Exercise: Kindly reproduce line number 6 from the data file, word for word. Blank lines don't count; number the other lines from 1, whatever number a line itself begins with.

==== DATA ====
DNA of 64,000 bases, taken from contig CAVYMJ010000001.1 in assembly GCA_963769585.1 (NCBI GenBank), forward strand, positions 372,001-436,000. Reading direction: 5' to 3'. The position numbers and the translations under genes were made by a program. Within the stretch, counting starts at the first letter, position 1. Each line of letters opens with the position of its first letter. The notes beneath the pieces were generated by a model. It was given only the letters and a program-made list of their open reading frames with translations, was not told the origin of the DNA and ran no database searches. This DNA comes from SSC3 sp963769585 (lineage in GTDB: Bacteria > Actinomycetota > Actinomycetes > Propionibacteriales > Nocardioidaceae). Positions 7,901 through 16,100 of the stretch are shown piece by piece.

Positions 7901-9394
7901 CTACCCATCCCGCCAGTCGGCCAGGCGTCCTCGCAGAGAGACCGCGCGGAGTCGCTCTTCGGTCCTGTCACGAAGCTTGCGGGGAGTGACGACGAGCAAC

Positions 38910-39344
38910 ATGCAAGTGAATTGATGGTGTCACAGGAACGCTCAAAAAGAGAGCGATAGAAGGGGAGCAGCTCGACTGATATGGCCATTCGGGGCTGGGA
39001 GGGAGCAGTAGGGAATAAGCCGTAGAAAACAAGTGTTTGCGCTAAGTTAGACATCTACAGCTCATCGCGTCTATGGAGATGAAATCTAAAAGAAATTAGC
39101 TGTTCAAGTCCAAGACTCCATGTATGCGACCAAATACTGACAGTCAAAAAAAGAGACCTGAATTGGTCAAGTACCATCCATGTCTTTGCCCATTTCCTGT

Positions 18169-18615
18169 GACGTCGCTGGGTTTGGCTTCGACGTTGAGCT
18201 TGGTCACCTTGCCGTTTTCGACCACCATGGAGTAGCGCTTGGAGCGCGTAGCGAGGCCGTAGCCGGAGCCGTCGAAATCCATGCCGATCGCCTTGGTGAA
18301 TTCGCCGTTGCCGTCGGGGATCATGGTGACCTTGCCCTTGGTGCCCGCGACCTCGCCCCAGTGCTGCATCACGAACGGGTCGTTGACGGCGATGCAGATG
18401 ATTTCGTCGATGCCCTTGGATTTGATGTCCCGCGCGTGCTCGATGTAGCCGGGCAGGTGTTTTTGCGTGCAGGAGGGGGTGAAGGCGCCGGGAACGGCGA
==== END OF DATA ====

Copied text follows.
39001 GGGAGCAGTAGGGAATAAGCCGTAGAAAACAAGTGTTTGCGCTAAGTTAGACATCTACAGCTCATCGCGTCTATGGAGATGAAATCTAAAAGAAATTAGC